Intelligent Machine Reliability with General Value Functions

  • Author / Creator
    Wong, Andy
  • This thesis investigates the use of general value functions for detecting anomalous behavior in machines. Identifying abnormal behavior is critical for ensuring the safety and reliability of any machine or industrial process. When the cause of these anomalies is due to accumulated wear on components over time, maintenance needs to be conducted before failure occurs. The goal of a condition monitoring system is to identify faults that precede machine failure, using only data collected during regular machine operation. Here, we develop a method of using general value functions for the semi-supervised learning problem of machine fault detection.

    This method of time series anomaly detection, named General Value Function Outlier Detection (GVFOD), is compared to nine existing methods of novelty detection, including eight multivariate techniques, and one method for time series data. We evaluate these algorithms on a machine failure dataset, collected from a robotic arm previously created at the University of Alberta. The dataset consists overwhelmingly of data collected under normal operation, in addition to five different types of artificially induced failure. It was found that GVFOD outperforms all other algorithms by mean F1-score when sufficient training data is provided, along with fault data for hyperparameter selection. At smaller training sizes, GVFOD performs similarly to multivariate outlier detection algorithms. When default hyperparameters are used, or when selected through expert knowledge without the use of fault data, it was found that GVFOD continues to outperform other algorithms with sufficient training data, whereas some other algorithms suffer.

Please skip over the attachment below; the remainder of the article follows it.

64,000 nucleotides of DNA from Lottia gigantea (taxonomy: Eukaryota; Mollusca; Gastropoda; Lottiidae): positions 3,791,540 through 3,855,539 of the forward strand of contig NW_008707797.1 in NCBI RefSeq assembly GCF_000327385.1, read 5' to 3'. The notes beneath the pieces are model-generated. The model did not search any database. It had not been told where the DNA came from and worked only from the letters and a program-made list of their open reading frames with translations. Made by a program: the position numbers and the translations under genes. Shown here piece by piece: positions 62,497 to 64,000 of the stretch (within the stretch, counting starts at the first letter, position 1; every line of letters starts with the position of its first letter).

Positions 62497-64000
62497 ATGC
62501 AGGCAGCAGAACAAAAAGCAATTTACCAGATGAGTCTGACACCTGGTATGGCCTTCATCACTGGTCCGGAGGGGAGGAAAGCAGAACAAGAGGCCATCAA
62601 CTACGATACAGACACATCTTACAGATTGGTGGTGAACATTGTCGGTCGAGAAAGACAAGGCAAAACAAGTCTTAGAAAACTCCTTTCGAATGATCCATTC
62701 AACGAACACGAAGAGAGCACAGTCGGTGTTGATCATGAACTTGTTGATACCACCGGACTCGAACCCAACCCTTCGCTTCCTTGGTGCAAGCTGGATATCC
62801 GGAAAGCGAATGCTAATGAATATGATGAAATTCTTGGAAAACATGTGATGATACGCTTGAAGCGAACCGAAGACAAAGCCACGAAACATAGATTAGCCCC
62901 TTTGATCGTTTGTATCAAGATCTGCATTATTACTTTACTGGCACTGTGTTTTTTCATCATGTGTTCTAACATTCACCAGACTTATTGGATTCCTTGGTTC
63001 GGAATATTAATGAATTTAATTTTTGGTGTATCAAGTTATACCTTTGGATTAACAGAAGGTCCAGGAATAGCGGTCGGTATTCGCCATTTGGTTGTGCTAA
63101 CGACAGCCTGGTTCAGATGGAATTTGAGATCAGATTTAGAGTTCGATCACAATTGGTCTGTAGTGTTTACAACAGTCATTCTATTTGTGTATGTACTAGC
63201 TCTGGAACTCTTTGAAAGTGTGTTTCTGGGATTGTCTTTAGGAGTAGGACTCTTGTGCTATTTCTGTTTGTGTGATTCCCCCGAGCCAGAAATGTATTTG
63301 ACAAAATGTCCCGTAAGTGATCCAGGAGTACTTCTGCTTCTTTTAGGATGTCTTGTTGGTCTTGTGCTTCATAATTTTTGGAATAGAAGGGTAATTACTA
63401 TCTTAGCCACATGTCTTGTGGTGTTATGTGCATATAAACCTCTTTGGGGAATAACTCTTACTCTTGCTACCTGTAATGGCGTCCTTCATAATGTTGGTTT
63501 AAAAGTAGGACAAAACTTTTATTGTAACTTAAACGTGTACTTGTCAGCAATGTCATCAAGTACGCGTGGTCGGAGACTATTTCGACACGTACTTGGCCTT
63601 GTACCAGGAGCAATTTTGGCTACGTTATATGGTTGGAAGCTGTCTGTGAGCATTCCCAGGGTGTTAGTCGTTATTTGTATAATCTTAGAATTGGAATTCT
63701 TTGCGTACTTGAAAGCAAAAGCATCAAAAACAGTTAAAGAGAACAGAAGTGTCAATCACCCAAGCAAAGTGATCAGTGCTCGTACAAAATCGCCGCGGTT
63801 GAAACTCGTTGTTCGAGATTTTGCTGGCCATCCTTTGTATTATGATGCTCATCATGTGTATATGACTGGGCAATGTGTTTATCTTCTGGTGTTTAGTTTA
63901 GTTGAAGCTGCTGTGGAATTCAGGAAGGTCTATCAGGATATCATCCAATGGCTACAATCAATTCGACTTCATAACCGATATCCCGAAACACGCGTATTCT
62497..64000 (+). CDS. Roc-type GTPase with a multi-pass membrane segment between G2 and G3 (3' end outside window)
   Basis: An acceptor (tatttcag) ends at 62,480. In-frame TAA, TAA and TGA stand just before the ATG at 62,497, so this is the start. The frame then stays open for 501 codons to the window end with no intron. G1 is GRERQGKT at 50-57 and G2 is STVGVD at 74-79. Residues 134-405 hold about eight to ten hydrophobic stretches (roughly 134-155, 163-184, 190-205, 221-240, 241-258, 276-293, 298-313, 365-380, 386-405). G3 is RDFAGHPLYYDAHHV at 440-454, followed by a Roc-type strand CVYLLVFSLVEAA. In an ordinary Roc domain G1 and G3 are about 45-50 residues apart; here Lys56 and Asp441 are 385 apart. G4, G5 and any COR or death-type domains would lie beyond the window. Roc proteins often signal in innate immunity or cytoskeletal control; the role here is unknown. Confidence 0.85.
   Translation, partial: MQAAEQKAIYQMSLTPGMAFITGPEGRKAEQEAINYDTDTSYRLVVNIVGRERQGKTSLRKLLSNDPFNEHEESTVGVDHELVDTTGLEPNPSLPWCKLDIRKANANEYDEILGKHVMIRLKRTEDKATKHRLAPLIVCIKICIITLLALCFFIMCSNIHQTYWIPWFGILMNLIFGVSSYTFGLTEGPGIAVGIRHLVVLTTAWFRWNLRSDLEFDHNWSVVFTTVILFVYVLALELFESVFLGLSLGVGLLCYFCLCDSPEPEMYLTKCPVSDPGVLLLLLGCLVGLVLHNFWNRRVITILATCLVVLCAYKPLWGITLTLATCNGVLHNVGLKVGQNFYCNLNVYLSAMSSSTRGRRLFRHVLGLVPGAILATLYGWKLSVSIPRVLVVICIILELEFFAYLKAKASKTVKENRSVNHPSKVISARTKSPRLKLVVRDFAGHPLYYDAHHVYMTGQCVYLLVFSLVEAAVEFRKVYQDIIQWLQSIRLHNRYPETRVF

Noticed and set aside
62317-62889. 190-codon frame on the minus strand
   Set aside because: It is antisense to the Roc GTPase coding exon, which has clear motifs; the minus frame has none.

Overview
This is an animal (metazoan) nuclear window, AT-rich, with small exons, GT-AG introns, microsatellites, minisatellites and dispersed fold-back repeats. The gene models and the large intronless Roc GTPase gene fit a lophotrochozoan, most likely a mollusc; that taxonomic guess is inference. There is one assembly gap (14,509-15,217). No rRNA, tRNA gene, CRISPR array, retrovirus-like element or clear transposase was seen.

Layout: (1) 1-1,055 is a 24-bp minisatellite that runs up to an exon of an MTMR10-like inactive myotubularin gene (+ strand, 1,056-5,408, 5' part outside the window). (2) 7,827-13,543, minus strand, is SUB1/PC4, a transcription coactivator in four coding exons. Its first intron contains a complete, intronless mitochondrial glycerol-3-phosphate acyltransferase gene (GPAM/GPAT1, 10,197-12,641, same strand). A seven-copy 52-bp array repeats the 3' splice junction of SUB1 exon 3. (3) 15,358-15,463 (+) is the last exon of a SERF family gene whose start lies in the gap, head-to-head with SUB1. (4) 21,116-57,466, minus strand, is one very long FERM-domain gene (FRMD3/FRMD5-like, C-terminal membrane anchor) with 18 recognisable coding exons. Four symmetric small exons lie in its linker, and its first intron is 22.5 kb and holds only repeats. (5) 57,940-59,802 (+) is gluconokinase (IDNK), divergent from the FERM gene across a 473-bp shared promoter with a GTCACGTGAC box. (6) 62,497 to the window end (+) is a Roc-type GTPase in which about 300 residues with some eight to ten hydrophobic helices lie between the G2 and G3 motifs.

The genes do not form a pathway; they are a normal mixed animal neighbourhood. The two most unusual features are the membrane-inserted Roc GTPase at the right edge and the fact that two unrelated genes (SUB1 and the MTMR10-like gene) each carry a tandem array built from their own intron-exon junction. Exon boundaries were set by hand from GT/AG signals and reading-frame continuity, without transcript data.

Furthermore, a simulation of the robot arm setup was developed using a mechanistic model, and parameter search was used to find unknown material properties and experimental conditions. Using this simulator, gradual failure data was generated and used to compare the performance of GVFOD, UDE (Unexpected Demon Error), and LOF (Local Outlier Factor). These results help us understand why GVFOD is superior to other methods for machine fault detection; the tracking behavior of GVFOD creates a boundary of normality tailored to the tail-end of training data. This allows GVFOD to better identify future normal data, while maintaining its ability to discriminate data arising from faulty operation.

    This work demonstrates the challenges of creating effective data-driven machine fault detection systems, and how GVFOD and reinforcement-learning methods are especially suitable for this task. This is a significant improvement upon existing methods of anomaly detection for industrial machine reliability, and contributes to the overall goal of improved system safety and operational efficiency. However, the methods presented in this thesis are generic, and are easily extensible to other fields where anomaly detection in time series data is desired.

  • Subjects / Keywords
  • Graduation date
    Spring 2021
  • Type of Item
  • Degree
    Master of Science
  • DOI
  • License
    This thesis is made available by the University of Alberta Libraries with permission of the copyright owner solely for non-commercial purposes. This thesis, or any portion thereof, may not otherwise be copied or reproduced without the written consent of the copyright owner, except to the extent permitted by Canadian copyright law.